Remaking the demos : Caryl Churchill's dramaturgy of disillusionment

Reid, Trish (2016) Remaking the demos : Caryl Churchill's dramaturgy of disillusionment. In: IFTR 2016 : Presenting the Theatrical Past; 13 - 17 Jun 2016, Stockholm, Sweden. (Unpublished)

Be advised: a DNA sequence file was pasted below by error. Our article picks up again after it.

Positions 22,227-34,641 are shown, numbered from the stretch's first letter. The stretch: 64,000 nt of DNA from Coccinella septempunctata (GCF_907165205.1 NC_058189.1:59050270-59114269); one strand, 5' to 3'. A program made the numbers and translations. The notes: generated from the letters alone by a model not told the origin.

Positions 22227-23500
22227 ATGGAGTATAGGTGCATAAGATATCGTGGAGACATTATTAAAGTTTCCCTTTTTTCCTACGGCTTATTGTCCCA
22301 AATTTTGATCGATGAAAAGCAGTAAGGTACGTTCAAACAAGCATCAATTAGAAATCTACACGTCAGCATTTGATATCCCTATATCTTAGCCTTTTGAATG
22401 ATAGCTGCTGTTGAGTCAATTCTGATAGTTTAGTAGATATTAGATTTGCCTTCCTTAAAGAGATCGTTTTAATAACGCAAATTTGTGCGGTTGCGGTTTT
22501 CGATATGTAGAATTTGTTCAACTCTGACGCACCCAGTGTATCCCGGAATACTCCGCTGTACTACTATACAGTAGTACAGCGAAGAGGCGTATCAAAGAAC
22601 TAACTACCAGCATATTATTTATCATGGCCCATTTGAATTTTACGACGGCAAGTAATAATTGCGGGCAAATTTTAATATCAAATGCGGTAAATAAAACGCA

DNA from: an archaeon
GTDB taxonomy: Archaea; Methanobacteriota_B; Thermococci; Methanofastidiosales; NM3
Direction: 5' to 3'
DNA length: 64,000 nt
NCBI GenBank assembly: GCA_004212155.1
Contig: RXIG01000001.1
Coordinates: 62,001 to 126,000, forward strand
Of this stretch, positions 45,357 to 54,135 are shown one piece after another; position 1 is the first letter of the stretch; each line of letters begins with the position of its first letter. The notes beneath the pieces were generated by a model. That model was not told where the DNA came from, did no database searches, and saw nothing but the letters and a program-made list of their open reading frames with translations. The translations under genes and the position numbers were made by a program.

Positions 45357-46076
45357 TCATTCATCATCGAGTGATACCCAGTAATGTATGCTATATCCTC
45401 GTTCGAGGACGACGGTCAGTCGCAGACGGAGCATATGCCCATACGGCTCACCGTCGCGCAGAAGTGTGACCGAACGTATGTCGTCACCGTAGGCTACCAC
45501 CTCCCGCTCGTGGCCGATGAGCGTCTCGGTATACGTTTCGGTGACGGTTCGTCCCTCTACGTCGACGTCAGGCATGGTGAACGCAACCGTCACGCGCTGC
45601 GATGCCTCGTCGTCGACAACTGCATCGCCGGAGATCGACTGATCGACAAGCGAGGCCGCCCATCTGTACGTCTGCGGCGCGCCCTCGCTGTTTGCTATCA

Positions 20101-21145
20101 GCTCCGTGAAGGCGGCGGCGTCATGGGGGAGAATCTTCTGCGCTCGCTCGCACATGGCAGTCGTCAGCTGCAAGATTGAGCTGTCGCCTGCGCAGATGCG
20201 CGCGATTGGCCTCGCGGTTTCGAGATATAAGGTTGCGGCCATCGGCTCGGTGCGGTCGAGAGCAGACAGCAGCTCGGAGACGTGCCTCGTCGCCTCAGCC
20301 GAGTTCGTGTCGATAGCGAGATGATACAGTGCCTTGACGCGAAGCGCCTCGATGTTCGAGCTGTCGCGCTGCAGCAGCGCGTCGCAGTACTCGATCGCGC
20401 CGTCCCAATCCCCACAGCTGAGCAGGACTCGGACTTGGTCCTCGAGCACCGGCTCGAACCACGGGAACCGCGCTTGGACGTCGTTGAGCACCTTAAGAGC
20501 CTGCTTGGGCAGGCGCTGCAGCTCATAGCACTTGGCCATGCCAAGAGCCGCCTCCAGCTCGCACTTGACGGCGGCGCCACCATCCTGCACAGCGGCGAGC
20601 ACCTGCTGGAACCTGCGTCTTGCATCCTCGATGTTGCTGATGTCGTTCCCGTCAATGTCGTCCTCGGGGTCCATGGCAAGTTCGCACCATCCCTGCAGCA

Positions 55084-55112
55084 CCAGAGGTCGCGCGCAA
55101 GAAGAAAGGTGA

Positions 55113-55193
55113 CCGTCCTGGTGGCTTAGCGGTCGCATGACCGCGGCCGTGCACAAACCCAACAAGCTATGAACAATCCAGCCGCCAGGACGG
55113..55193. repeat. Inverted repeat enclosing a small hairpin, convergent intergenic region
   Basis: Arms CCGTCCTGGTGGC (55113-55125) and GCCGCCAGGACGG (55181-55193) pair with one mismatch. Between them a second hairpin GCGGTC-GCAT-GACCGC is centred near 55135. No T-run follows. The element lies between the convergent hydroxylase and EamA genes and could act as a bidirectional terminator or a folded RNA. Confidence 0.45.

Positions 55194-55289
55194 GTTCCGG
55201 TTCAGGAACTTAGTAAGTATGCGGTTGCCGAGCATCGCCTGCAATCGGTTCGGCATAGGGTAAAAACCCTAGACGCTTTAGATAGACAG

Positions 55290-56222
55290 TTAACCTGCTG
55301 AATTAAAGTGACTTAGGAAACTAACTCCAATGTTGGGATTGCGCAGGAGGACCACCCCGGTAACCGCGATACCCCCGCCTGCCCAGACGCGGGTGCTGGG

Caryl Churchill is arguably Britain’s most significant living playwright. For more than forty years her work, via a host of dramaturgical innovations, has articulated a fiercely intelligent materialist feminism and her reputation for politically charged work is unsurpassed. Focusing on her recent plays, Love and Information (2012), here we go (2015) and Escaped Alone (2016) this paper considers the growing perception that Churchill has become less explicit in her political critique. It asks whether this perception is correct, and what is at stake in our mourning the loss of the explicitly political playwriting – the kind fuelling the identity politics of the 70s and 80s – that Churchill’s earlier work seemed to epitomise. Building on Elaine Aston’s observation that from the late 1990s Churchill’s work anticipates ‘the dissolve of a Brechtian-inflected dramaturgy’, my discussion will be framed in relation to recent writing on neo-liberalism, particularly the ways in which neoliberalist logic has successfully made illegible the foundations for collective action and indeed any coherent sense of the public good (Aston 2013:20). Drawing principally on arguments presented by Wendy Brown in Undoing the Demos (2015), I will suggest that Churchill’s explicitly oppositional dramaturgical politics has given way to a dramaturgy of loss, disillusionment, healing and hope, in order partly that we might reflect on our current critical absorption in affect, but also, and importantly, to create theatrical experiences that work against neoliberal tendencies to rationalize and instrumentalise subject-hood. Ever the innovator, Churchill points the way towards a renovated identity politics, lodged in the body’s affective connection with others, yet nonetheless rooted in political commitment and oppositional rage.

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